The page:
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J Invertebr Pathol. 2012 Jun;110(2):234-46. doi: 10.1016/j.jip.2012.03.012. Epub 2012 Mar 14.

Advances in our understanding of the global diversity and distribution of Hematodinium spp. - significant pathogens of commercially exploited crustaceans.

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Virginia Institute of Marine Science, College of William & Mary, Gloucester Point, VA 23062, USA.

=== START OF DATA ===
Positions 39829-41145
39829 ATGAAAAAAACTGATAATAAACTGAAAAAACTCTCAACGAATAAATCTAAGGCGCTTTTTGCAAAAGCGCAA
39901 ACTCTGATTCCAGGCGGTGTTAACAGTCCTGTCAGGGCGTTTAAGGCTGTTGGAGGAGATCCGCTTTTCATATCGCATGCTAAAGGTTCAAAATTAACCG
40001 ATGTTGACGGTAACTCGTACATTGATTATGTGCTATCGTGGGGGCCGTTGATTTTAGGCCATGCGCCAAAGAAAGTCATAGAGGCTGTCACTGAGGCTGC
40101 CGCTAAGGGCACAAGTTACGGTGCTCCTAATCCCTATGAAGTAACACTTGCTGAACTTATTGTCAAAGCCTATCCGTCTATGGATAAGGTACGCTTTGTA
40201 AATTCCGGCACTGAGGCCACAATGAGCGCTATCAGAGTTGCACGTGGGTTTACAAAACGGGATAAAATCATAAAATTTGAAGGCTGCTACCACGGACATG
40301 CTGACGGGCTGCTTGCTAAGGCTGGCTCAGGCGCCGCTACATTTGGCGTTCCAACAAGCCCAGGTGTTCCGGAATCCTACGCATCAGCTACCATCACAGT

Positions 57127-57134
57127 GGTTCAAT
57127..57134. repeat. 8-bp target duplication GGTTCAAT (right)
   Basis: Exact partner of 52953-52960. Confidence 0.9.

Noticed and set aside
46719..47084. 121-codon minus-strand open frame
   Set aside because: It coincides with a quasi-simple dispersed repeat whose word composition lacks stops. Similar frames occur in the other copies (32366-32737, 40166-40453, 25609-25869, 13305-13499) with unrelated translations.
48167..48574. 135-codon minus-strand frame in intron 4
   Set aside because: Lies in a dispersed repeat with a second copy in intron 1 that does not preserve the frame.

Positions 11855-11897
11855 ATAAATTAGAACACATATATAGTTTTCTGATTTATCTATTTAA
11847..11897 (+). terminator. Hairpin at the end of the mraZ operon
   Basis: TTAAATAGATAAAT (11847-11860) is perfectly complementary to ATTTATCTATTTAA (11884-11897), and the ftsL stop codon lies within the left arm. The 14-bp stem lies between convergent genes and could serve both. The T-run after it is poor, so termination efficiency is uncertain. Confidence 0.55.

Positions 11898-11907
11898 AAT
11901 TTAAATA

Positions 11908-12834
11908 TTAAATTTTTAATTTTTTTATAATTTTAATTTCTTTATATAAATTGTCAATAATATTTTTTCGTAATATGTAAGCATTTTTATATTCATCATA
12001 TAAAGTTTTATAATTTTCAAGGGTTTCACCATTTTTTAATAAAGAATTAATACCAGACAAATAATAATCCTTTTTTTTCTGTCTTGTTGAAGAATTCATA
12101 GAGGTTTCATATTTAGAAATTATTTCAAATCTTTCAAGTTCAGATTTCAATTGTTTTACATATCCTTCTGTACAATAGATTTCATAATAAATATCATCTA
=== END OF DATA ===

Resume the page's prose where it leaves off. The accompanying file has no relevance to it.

Hematodinium species are parasitic dinoflagellates known to infect a growing number of marine crustacean genera from around the world, many of which support important commercial fisheries. Affected hosts undergo dramatic pathological alterations to their organs, tissues and hemolymph. There are no known control measures for this disease. Economically important wild fished hosts known to be susceptible to Hematodinium spp. include Tanner crabs Chionoecetes bairdi and snow crabs Chionoecetes opilio in the Northeast Pacific and Atlantic Oceans, blue crabs Callinectes sapidus from the Atlantic and Gulf coasts of the United States, and Norway lobsters Nephrops norvegicus and Edible crabs Cancer pagurus from European waters. In recent years, several farmed aquatic crustaceans in China have also been negatively impacted by Hematodinium-associated diseases, likely representing an emerging issue for that expanding industry. Molecular sequence data indicates that there are two species, Hematodinium perezi, and a second species, currently unnamed, infecting hosts from the Northern Hemisphere. Three subtly different H. perezi genotypes have been identified infecting hosts from different geographical locations: the English Channel, the eastern seaboard of the United States and Gulf of Mexico, and eastern China. Genotypic variability between isolates of the Hematodinium sp. infecting hosts from the North Atlantic and North Pacific has also been reported, though it is unclear whether there is any correlation with host or location. Identification of Hematodinium species (and genotypes of H. perezi) is largely dependent upon geographical location, rather than host species. However this is not exclusive, as both Hematodinium species can be found infecting multiple species from same location, as is the case in the English Channel.

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